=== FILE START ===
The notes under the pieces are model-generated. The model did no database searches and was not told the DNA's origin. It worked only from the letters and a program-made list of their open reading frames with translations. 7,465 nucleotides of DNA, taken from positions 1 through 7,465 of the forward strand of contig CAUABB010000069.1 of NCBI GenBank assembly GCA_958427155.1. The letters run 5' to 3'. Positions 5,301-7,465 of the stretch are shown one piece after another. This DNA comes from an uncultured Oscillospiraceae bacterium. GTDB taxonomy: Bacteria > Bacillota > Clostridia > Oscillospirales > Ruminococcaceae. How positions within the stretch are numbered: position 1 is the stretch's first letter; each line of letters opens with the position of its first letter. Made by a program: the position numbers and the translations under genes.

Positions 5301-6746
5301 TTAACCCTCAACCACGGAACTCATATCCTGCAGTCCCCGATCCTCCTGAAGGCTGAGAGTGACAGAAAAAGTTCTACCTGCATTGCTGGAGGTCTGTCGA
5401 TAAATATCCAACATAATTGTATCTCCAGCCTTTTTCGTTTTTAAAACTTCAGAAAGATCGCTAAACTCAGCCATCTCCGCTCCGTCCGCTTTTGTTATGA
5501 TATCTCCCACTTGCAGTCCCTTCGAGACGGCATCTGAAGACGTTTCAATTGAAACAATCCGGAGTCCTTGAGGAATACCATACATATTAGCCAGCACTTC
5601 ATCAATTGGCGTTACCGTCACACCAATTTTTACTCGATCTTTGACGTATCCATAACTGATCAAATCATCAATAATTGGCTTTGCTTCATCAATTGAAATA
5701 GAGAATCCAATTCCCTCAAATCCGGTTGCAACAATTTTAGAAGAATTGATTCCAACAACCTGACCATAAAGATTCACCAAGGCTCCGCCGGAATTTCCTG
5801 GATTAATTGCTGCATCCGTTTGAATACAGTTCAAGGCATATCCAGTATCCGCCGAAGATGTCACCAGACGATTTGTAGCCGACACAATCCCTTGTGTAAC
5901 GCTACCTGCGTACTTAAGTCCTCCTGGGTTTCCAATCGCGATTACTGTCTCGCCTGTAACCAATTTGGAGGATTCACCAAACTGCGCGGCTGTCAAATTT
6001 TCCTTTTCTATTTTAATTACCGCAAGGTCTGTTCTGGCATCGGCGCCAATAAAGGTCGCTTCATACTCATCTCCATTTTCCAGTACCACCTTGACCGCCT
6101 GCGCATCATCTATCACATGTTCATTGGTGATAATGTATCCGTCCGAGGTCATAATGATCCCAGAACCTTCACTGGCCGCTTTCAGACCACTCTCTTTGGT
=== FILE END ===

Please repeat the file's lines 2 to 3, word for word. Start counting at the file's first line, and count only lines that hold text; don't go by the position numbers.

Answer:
Positions 5301-6746
5301 TTAACCCTCAACCACGGAACTCATATCCTGCAGTCCCCGATCCTCCTGAAGGCTGAGAGTGACAGAAAAAGTTCTACCTGCATTGCTGGAGGTCTGTCGA